National News

Ex-cop admits role in New Orleans shootings cover-up

By Michael Kunzelman and Mary Foster Associated Press | Last updated: Jul 11, 2011 - 6:08:46 PM

What's your opinion on this article?

‘We can blame it on Katrina'

U.S. Attorney Jim Letten speaks to reporters, Feb. 24, 2010, in New Orleans, after Michael Lohman, a former lieutenant of the New Orleans Police Department, pleaded guilty to conspiring with fellow NOPD offi cers to obstruct justice by covering up a police-involved shooting that occurred during the aftermath of Hurricane Katrina. AP/Wide World Photos/Cheryl Gerber
NEW ORLEANS ( - Lt. Michael Lohman knew police had a serious problem when he arrived at the scene of deadly shootings on a New Orleans bridge after Hurricane Katrina: Officers had shot and killed two people and wounded four others, but no guns were found on any of the victims.

Lt. Lohman, the ranking officer on the scene of the Danziger Bridge shootings, testified June 28 that he didn't order officers to devise a cover story and wouldn't have objected if they had acknowledged wrongdoing. But, instead of encouraging them to tell the truth, Lt. Lohman said he helped orchestrate a cover-up to make the shootings of unarmed residents on Sept. 4, 2005, appear justified.

“The guys who were involved in this were co-workers, and some of them were friends of mine. I didn't want anybody to get into trouble,” Lt. Lohman testified on the second day of a federal trial of five other current or former officers.
Lt. Lohman, who retired last year, is one of five former officers who have pleaded guilty to participating in a cover-up. Now he is a key government witness in the case against Sgts. Robert Gisevius and Kenneth Bowen, Officer Anthony Villavaso, former officer Robert Faulcon and Sgt. Arthur Kaufman.

Feeling remorse, Lt. Lohman said, he decided in December 2009 to cooperate with the Justice Department's probe of the shootings.

“I feel pretty horrible about all of it, but most particularly about the people who were killed and wounded,'' he said. “They were people who didn't deserve what they got.”

Lt. Lohman said the gunfire had stopped by the time he arrived. He testified that Sgt. Bowen told him residents had fired at officers before they returned fire on the east side of the bridge, where 17-year-old James Brissette was shot and killed.

Sgt. Bowen also allegedly told Lt. Lohman that 40-year-old Ronald Madison, a mentally disabled man, was seen reaching into his waistband before he was shot on the west side of the bridge. No guns were recovered from victims Madison or Brissette, however.

“They seemed to be unsure of what actually happened,” Lt. Lohman recalled. “There was too much uncertainty, and things didn't add up.”

Lt. Lohman said he told the officers to calm down, “get their story together” and come back to tell him what happened, although he didn't expect them to tell the truth.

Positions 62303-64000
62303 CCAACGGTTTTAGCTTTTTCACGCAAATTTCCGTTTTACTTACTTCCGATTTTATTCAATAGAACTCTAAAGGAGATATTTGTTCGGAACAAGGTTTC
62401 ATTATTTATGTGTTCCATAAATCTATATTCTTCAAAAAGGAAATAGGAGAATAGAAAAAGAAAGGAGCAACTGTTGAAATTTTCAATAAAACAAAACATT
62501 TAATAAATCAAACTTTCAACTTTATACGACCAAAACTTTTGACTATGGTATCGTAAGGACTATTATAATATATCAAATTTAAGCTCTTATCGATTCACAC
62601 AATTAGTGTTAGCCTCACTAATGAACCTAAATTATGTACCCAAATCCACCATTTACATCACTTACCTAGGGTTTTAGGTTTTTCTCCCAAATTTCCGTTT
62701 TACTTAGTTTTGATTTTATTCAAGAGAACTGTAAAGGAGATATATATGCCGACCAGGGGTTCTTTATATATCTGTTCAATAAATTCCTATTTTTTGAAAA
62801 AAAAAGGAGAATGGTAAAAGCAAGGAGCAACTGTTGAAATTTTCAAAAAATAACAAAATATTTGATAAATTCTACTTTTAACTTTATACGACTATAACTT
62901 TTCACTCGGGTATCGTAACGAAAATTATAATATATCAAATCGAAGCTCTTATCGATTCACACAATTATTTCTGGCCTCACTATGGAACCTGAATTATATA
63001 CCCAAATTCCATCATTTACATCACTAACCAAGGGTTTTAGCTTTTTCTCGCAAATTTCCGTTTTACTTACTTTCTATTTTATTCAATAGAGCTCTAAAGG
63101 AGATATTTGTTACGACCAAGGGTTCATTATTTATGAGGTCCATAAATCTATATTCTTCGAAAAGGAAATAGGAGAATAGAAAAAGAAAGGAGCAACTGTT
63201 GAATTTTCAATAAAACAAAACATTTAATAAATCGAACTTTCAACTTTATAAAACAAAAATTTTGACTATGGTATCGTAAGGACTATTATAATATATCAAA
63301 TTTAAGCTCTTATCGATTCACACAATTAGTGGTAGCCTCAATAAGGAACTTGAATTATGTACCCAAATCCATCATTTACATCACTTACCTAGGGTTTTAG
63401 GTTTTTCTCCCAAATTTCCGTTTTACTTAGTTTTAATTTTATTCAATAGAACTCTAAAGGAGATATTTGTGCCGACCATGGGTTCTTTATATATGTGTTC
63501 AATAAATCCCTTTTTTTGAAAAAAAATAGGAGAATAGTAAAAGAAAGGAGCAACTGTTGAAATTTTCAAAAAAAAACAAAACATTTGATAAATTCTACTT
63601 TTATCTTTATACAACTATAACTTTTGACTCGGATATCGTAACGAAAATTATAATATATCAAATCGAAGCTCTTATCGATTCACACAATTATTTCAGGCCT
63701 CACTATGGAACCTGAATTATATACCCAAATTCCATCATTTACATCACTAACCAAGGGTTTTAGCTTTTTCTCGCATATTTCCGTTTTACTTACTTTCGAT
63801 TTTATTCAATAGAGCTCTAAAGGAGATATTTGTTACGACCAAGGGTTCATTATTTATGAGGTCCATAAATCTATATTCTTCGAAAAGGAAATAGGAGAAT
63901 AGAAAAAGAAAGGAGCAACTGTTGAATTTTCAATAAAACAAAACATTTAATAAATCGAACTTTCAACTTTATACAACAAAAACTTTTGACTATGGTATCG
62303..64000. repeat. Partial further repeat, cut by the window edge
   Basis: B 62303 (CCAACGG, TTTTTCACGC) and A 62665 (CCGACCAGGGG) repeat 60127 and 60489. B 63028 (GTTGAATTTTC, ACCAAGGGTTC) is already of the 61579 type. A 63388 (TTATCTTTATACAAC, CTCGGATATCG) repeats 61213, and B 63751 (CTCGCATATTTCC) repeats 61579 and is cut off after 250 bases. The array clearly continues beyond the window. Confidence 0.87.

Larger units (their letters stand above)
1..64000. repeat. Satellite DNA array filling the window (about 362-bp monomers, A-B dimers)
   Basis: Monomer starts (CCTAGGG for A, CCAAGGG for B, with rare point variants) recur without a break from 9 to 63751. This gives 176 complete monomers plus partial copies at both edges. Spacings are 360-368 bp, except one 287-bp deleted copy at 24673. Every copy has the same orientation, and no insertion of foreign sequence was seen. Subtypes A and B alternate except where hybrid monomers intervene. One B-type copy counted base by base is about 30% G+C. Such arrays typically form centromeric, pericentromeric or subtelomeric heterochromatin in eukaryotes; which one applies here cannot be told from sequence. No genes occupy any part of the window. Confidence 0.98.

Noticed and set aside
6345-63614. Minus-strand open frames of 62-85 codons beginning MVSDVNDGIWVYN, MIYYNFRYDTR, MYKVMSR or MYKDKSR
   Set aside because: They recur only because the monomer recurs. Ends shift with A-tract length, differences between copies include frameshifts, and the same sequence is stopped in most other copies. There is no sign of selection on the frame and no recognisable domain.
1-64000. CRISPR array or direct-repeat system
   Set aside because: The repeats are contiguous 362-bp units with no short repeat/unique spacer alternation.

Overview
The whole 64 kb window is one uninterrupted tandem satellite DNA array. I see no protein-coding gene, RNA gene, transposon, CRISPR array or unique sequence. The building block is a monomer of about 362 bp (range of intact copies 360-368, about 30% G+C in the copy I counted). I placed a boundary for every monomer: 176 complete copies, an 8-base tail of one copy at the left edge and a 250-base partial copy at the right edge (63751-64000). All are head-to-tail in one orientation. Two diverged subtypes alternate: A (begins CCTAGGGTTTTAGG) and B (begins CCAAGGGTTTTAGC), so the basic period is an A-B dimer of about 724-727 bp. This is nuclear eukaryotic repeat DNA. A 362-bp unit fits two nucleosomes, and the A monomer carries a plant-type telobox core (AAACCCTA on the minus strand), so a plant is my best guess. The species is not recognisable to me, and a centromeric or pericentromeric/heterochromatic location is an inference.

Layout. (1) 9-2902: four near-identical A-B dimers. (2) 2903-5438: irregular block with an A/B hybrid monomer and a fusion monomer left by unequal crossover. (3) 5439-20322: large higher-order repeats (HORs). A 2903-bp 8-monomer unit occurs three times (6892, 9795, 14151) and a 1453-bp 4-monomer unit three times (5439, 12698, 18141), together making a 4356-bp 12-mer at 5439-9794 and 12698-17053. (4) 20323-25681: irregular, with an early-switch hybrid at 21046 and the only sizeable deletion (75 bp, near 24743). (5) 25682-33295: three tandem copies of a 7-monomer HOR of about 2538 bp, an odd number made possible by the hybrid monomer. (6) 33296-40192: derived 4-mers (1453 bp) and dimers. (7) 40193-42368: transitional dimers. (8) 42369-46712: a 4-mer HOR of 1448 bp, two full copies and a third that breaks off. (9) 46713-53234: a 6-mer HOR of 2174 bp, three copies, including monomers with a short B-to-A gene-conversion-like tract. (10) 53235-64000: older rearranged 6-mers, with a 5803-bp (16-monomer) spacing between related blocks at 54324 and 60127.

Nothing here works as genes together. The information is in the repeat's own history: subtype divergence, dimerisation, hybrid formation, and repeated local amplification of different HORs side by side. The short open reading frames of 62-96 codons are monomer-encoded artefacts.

“Did you order them to make up a story?” prosecutor Bobbi Bernstein asked.

“No,” he responded.

Lt. Lohman said he assigned Sgt. Kaufman to investigate the shootings but knew the goal of the probe would be to justify the officers' actions, despite his misgivings.

“I felt things had gone wrong on the bridge that day and inappropriate actions had been taken,'' Lt. Lohman said.

Lt. Lohman said he and Sgt. Kaufman discussed a plan to plant a gun. Sgt. Kaufman allegedly assured him the planted gun couldn't be traced back to police or a crime scene. Prosecutors say Sgt. Kaufman took a gun from his garage and turned it into the evidence room, trying to pass it off as a gun found at the scene.

Police didn't collect any shell casings or other evidence from the bridge, one of many gaps in the probe.

“We can write it off on Katrina,” Sgt. Kaufman said, according to Lt. Lohman.

Lt. Lohman said he wrote his own false report on the shootings after Sgt. Kaufman submitted a “horrible report” that cleared police of wrongdoing without justifying their actions in a believable way.

“It didn't make any sense,” he said.

The alleged cover-up was in danger of unraveling when the New Orleans district attorney's office opened a probe of the shootings. Seven officers were charged in state court with murder or attempted murder in December 2006, but a judge threw out all the charges in 2008.

Federal authorities launched their own investigation afterward. Lt. Lohman said he wasn't surprised, adding, “The police reports were shoddy and there were too many holes in it.”

In August 2009, prosecutors served him with a subpoena to testify before a grand jury. He initially refused to cut a deal, but changed his mind after a meeting with prosecutors in December 2009.

“At that point, I knew you had the truth,” Lt. Lohman told prosecutor Bernstein.

Lt. Lohman faces a maximum of five years in prison when he is sentenced.

Related news:

March remembers unarmed Blacks shot by New Orleans police  (FCN, 09-20-2010)

Activists continue pressure as fourth New Orleans officer pleads guilty  (FCN, 05-14-2010)

Second ex-cop pleads guilty to covering up deadly New Orleans shooting  (FCN, 03-24-2010)

Deadly Katrina police coverups unraveling?  (FCN, 03-15-2010)

A victory for Katrina flood survivors?  (FCN, 11-25-2009)